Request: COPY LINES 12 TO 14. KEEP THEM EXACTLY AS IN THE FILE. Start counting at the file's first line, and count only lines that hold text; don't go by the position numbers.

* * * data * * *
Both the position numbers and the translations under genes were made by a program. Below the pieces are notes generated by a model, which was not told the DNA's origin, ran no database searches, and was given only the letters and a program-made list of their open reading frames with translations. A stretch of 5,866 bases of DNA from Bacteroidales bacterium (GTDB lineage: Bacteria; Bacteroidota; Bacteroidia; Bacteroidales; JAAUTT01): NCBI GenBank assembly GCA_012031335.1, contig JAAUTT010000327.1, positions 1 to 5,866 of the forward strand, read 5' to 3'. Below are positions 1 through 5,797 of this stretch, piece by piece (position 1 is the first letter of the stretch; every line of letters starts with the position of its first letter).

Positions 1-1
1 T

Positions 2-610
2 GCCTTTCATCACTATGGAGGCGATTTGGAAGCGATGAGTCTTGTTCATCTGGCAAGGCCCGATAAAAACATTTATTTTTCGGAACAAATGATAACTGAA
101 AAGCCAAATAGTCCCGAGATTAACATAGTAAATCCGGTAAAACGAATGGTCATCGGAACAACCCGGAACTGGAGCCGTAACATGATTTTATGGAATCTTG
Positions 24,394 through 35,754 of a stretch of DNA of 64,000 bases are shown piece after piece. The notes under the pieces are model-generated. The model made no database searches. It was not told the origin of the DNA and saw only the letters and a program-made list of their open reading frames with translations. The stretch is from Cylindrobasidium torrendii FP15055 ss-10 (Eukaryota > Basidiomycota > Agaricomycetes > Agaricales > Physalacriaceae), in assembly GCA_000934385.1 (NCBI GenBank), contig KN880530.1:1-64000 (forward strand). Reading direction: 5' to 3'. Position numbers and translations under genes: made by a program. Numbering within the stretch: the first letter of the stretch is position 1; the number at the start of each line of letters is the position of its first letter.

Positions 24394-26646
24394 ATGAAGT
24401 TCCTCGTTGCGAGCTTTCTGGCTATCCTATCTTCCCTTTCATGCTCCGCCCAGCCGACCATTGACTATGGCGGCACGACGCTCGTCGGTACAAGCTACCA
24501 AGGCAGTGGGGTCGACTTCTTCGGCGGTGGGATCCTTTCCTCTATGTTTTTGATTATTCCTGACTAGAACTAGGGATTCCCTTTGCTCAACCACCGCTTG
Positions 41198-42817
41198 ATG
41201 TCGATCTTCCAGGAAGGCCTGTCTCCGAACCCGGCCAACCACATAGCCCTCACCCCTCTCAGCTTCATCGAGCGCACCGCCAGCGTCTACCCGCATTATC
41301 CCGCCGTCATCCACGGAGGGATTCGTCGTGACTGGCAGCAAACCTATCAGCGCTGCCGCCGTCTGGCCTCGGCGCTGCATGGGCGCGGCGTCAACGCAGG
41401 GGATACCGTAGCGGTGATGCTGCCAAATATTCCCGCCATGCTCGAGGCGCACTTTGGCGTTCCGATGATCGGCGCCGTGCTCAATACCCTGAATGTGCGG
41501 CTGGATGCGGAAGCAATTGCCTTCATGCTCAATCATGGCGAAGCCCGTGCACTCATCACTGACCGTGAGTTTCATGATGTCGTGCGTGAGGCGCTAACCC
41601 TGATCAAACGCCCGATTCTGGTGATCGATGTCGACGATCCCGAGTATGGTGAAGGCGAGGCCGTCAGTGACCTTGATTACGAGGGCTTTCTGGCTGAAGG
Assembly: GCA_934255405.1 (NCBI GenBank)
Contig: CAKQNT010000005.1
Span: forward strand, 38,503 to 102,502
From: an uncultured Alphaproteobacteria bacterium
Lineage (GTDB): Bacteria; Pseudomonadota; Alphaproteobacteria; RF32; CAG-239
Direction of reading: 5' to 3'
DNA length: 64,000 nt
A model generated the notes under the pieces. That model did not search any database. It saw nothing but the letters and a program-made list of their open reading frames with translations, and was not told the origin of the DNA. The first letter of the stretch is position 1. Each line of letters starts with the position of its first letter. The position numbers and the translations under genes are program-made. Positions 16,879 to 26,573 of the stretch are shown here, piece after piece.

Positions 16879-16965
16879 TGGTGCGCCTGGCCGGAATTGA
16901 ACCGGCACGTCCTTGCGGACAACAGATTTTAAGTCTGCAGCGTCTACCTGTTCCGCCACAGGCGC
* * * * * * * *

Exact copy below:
Positions 41198-42817
41198 ATG
41201 TCGATCTTCCAGGAAGGCCTGTCTCCGAACCCGGCCAACCACATAGCCCTCACCCCTCTCAGCTTCATCGAGCGCACCGCCAGCGTCTACCCGCATTATC